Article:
šalia - near, next to, nearby
tarp - between, among
- behind
virš - above
po - after, in (some time)
link - towards (a postposition)

2. With accusative:
apie - about, near, approximately
aplink - around
i, - in (where? and whither?)
pas - at somebody's, to, towards
per - through, during (per vasara, - for the summer, per gatve, - along the street)
pro - through, past (pro langa, - through the window, pro mane - past me)
prieš - before, in front of, against, ago
po - along, through (vaikščioti po soda, - to walk all through the garden, duoti visiems po obuoli, - to give everyone an apple)
- instead of, for (pirkti už  lita, - to buy for a litas)

3. With instrumental:
su - with
po - under
 
 
     § 11. The Lithuanian Conjunction, Particle and Interjection.
 
1. Coordinative conjunctions.
ir - and
o - and, but (co-incides with Russian a)
bet - but
tačiau - however
ar, arba - or, else

2. Subordinative conjunctions.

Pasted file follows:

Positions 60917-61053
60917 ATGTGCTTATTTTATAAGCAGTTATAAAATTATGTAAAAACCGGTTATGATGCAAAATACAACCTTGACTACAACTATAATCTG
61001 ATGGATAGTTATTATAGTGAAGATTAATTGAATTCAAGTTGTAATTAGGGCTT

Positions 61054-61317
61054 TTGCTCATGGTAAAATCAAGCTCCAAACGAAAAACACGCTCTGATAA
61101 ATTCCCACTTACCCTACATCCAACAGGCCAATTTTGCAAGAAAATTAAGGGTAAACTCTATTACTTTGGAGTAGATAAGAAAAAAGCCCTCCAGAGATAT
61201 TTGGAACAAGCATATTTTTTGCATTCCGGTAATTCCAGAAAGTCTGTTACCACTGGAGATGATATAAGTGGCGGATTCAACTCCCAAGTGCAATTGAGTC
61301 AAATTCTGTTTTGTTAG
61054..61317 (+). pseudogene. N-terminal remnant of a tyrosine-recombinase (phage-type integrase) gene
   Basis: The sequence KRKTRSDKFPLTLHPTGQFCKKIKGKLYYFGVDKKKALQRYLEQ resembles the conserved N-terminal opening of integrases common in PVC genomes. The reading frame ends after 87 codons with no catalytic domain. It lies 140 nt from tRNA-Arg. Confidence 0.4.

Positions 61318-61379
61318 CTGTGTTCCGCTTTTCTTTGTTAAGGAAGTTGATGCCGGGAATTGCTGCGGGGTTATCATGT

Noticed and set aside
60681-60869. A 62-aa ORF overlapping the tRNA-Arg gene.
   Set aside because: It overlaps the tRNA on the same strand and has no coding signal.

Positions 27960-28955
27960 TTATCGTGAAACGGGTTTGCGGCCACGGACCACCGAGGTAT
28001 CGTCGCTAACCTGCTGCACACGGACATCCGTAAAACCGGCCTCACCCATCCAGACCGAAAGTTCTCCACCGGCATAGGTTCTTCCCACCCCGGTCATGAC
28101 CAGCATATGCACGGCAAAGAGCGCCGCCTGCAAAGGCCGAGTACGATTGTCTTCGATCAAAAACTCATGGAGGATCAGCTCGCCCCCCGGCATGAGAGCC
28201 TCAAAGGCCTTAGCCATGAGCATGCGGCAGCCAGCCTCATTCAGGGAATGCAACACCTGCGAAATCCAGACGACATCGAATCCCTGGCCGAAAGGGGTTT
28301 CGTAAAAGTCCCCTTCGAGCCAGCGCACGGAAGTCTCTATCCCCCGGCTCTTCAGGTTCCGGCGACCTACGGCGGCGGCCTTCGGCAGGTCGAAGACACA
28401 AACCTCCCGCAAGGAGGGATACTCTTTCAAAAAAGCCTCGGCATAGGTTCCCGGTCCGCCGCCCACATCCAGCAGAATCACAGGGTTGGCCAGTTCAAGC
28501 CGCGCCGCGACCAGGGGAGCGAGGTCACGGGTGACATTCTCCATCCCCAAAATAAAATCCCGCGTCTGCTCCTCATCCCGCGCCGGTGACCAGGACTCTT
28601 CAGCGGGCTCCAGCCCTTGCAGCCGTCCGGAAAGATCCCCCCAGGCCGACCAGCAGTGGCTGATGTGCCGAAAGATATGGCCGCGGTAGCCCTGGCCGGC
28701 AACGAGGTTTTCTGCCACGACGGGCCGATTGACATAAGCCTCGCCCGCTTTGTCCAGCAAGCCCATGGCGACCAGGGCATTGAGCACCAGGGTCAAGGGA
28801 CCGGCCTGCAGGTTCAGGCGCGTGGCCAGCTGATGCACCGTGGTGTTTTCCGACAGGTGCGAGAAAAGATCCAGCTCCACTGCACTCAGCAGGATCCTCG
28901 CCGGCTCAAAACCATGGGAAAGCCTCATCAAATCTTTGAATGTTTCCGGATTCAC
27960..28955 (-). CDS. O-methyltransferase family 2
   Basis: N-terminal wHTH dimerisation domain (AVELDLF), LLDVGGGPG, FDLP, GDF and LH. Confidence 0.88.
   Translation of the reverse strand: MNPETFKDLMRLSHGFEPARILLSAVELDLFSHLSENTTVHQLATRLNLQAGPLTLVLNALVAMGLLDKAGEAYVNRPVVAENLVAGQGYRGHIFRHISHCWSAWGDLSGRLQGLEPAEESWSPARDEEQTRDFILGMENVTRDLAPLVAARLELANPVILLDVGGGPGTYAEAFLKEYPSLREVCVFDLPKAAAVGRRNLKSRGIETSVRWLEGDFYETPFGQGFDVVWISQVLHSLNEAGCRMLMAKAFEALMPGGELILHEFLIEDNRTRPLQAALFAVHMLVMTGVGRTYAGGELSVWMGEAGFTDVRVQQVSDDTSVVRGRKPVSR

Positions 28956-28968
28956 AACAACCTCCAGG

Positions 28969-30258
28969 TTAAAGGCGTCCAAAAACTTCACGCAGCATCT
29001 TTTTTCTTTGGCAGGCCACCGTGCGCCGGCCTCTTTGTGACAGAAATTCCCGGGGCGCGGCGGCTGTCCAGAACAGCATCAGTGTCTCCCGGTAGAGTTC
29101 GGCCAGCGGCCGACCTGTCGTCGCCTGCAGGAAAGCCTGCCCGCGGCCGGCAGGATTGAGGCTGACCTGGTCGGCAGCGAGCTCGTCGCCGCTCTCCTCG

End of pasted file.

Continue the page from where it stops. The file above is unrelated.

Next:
nes - as, because (tearing the main and the clause)
kadangi - as, because of (at the beginning of the sentence)
tode.l kad - because
jei - if
kad - that
kaip - than (with a verb)
negu - than (with a noun)
kuris - which (see Pronouns)
kol - until
juo... juo - the (more)... the (better)

3. Particles.
ar - an interrogative particle
ne - a negative particle (not with verbs, see Verbs)
štai - here (štai mano motina - this (here) is my mother)
juk - emphatic particle (corresponding to Russian ved')
gi - doesn't have a corresponding word in English, equals Russian zhe or Latin autem

4. Interjections.
taip - yes (lit. "so")
ne - no
na - well
 
 
     § 12. The Lithuanian Syntax.
 
The Lithuanian syntax is purely Indo-European, and this is very pleasant: for me personally it is always nice to see the subject at the beginning and the predicate after the subject. However, there are some languages where other features were developed: Latin often has the predicate at the end, German moves the negatives to the final position. Lithuanian is easier here: the word order, though frequently free, has actually the fixed form:    subject - predicate - objects - adverbial modifiers. For example: